The first picture I did was purchased by the Gallery of Western Australia, and the second won the Wynne prize. So it is interesting that there two first paintings were so crucial to my young career getting me into two state galleries.

AJ: They were seminal works from a career perspective but also from a practice perspective as you must have felt you had “touched” onto something?
I got a lot of feedback about this work, including from artists such as Peter Sharp who I didn’t know personally at the time, and he told me this painting changed his life, changed his direction.

And then two years later I won again, with a totally different painting!  I think there was quite a bit of luck involved in that, I think? I look at the second painting which is quite a tough painting, compared to the first that is more “Iconic”…..….. I seem to have a skill at making “iconic paintings” (smiling)….I don’t mean that  in a pretentious way, but the thing that gives that is  that I don’t work towards an I image. I am just ….experiencing the journey of making something.

One of my favorite sayings of Picasso, and it is something he said that some people thought was arrogant….. like what I just said about my “iconic” painting…. (smiling again)….he said “ I don’t search, I find”.

So I am into that journey until I find…. What is it, in that image that makes you stop?

AJ: you use watercolour? Acrylic?
I use an acrylic gouache. One of my favorite is from Jo Sonja. The colours are fantastic, made by brilliant chemists. It doesn’t matter what you do with it, it’s tough. I asked once why it was marketed as kiddy pack? As craft pack? When it has the artist quality?  I was told it is because craft is a bigger market in Australia but it has the artist quality! (Laughs)

I prepare all papers and my boards and gesso-ed front and back, I take a stack of them.

I did some big ones out, at Kinchega. The National park gave me room, and it was the first time that I was able to work there on large paintings, in the landscape, and that was a fantastic experience. I find that what I captured there….. [pausing]…. In fact the first painting I did there got me the Country Energy Prize and that painting was made at Kinchega.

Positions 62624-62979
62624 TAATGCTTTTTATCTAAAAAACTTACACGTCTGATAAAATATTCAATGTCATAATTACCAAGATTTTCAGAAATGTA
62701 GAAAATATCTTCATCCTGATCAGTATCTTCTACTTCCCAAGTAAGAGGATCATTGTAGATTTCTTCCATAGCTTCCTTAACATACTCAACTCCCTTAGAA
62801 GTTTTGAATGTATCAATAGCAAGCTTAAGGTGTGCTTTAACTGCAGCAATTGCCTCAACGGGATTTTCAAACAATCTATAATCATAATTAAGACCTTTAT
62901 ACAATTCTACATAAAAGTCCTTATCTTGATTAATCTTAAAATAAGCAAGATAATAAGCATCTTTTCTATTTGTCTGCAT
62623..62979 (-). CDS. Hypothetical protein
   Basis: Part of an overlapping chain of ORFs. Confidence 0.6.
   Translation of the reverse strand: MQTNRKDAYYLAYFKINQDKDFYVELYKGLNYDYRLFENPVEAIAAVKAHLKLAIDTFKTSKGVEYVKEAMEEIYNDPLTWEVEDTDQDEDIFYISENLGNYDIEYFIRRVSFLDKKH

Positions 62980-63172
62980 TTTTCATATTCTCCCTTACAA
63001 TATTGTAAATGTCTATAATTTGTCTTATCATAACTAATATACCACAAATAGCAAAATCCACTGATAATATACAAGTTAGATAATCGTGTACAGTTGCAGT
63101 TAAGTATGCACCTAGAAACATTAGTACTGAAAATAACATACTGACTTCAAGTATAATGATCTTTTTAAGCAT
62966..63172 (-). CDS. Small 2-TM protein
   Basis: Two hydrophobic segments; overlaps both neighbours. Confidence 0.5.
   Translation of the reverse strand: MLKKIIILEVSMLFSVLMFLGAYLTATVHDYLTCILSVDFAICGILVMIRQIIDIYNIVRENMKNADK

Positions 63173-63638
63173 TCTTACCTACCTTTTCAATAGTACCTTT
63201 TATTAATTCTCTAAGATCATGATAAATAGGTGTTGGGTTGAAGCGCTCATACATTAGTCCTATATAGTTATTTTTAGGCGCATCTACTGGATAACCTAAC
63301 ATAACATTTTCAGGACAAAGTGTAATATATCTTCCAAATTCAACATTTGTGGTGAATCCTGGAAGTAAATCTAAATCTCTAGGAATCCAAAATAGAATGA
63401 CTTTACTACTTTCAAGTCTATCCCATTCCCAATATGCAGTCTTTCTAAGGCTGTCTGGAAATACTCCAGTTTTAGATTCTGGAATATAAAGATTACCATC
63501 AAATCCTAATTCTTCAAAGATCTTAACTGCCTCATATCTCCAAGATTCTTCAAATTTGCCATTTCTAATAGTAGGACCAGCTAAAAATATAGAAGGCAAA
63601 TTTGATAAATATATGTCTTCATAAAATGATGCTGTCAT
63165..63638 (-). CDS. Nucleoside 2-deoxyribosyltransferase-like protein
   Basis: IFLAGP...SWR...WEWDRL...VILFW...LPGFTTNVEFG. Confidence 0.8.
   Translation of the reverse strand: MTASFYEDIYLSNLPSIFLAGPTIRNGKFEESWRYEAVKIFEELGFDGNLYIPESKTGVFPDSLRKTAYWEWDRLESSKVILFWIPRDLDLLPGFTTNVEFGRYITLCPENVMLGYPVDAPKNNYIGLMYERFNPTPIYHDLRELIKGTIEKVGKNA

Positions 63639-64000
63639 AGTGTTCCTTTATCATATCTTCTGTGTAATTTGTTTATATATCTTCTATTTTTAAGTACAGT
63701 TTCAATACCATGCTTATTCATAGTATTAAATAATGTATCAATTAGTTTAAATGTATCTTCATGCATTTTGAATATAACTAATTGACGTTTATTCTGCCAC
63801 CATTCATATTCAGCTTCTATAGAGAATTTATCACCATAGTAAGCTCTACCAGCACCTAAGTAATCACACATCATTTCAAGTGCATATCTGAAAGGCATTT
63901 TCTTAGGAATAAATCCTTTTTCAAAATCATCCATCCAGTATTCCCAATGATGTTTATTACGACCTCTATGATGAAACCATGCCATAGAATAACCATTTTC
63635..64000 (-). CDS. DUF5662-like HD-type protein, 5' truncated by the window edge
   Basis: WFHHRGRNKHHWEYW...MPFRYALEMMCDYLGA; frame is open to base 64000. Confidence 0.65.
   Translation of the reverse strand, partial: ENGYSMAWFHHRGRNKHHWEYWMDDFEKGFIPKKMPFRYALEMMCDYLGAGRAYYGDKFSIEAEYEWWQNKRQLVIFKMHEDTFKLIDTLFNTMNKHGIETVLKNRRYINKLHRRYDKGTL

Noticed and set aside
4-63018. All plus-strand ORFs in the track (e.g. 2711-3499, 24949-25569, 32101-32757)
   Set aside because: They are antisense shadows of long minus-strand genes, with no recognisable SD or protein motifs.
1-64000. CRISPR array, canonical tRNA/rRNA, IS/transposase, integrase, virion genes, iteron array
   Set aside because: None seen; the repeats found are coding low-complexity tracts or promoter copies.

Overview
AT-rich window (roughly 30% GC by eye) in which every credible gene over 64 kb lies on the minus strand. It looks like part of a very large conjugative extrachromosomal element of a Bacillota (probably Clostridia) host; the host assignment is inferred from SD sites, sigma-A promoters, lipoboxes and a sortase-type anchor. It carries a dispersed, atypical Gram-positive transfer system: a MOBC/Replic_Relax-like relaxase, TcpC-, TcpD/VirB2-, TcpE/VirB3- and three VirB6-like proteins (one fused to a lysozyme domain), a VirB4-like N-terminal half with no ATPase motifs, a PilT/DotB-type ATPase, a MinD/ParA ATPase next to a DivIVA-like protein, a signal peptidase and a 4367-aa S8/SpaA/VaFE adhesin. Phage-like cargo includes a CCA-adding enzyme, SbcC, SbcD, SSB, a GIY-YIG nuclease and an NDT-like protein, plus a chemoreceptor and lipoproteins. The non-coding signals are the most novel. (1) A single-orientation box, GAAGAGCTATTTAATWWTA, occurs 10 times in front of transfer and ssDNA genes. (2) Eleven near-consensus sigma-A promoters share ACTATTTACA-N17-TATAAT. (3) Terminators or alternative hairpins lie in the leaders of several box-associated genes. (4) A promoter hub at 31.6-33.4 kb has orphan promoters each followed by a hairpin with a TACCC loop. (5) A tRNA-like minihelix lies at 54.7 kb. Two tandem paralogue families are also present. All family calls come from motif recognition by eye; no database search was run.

AP: so, when out there, you work in series?
Yes, I work in series…
Here I’ll give you my secret……pause…… I work in ”eights”

AP: ??? you work…. ???
In eights…numbers of eight. I have never been able to paint a ninth. EVER.  Ninth always f***s up!
Both laugh. ]
I think it has to do with symmetry. I am an “eight” anyway. That’s my number… but I think it has to do with symmetry….and how I work with it.

I have all the board around me; I start working on all eight (waving his hand around as if brushing the boards spread out on the floor). And then eventually one will start and say “I want a bit more than that” so then I start giving it a bit more, and then the next one says “where is my bit”, so then by the time you are finished you have 8 works bubbling along quite nicely.

AJ: I personally find that I often work in “bursts of energy”….. and that is a certain amount of energy…. Then after a while the bubble burst and I need a break… so maybe eight might just be the number you can achieve with your bubble of energy… (smiles)

You are right! That is exactly right, I am actually exhausted, I can’t do nine…never been able to do it! It’s interesting, isn’t it?
And if I happen to work on bigger paintings, it’s four.


AJ: you use photographic material?

No, purely plein-air for these kinds of works (showing a series of beautiful small-scale figurative gouache paintings of the desert)

AP: then you take these to the studio. Do you work from these or do you start off something totally different in the studio?Ian Bettinson
I work on something completely different. I work with dots.
I’ve never tried to reproduce a painting ever, it doesn’t work for me.
I think going out there puts my head and my body into a different space, and then I need to re-process, to interpret the information.
It seems false to me to make a desert painting in my studio that looked like this (pointing to the plein-air figurative works). That might change….. but these are just about “being in the moment”

…. well, I did a few of those also in the studio so it is not quite true but….I’ve enjoyed dotting and mark making as another way of interpreting space.

AP and there are no figures..
No figures. I’ve learned very easily that I am not a figure painter …and neither was Turner…and  he ruined many great paintings by putting in a stupid figure. So I learned pretty quickly keep the figure out!
…and I never put figures in my photographs! (Laughing)